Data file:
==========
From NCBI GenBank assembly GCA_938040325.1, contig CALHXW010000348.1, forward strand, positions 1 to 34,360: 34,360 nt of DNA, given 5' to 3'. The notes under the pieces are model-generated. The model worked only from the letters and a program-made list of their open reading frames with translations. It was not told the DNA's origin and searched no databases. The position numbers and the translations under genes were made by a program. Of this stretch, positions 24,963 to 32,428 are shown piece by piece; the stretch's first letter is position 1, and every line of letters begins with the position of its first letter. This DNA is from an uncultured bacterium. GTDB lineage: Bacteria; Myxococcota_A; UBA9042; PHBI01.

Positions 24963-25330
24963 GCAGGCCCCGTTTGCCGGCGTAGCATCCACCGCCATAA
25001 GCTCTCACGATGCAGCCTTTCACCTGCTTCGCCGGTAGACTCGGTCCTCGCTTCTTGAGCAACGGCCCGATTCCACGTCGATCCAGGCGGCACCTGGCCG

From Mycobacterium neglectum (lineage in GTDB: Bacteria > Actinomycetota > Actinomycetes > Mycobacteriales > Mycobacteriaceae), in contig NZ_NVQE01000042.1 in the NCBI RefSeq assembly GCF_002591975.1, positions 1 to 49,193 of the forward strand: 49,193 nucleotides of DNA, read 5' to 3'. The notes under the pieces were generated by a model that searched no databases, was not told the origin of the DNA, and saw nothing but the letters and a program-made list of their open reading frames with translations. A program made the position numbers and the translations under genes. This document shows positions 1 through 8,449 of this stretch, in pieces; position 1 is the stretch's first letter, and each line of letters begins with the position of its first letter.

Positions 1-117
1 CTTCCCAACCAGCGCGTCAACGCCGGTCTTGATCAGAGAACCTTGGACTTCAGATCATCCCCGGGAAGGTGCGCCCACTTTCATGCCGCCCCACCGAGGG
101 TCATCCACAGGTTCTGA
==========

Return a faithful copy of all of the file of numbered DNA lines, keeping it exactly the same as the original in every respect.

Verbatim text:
From NCBI GenBank assembly GCA_938040325.1, contig CALHXW010000348.1, forward strand, positions 1 to 34,360: 34,360 nt of DNA, given 5' to 3'. The notes under the pieces are model-generated. The model worked only from the letters and a program-made list of their open reading frames with translations. It was not told the DNA's origin and searched no databases. The position numbers and the translations under genes were made by a program. Of this stretch, positions 24,963 to 32,428 are shown piece by piece; the stretch's first letter is position 1, and every line of letters begins with the position of its first letter. This DNA is from an uncultured bacterium. GTDB lineage: Bacteria; Myxococcota_A; UBA9042; PHBI01.

Positions 24963-25330
24963 GCAGGCCCCGTTTGCCGGCGTAGCATCCACCGCCATAA
25001 GCTCTCACGATGCAGCCTTTCACCTGCTTCGCCGGTAGACTCGGTCCTCGCTTCTTGAGCAACGGCCCGATTCCACGTCGATCCAGGCGGCACCTGGCCG

From Mycobacterium neglectum (lineage in GTDB: Bacteria > Actinomycetota > Actinomycetes > Mycobacteriales > Mycobacteriaceae), in contig NZ_NVQE01000042.1 in the NCBI RefSeq assembly GCF_002591975.1, positions 1 to 49,193 of the forward strand: 49,193 nucleotides of DNA, read 5' to 3'. The notes under the pieces were generated by a model that searched no databases, was not told the origin of the DNA, and saw nothing but the letters and a program-made list of their open reading frames with translations. A program made the position numbers and the translations under genes. This document shows positions 1 through 8,449 of this stretch, in pieces; position 1 is the stretch's first letter, and each line of letters begins with the position of its first letter.

Positions 1-117
1 CTTCCCAACCAGCGCGTCAACGCCGGTCTTGATCAGAGAACCTTGGACTTCAGATCATCCCCGGGAAGGTGCGCCCACTTTCATGCCGCCCCACCGAGGG
101 TCATCCACAGGTTCTGA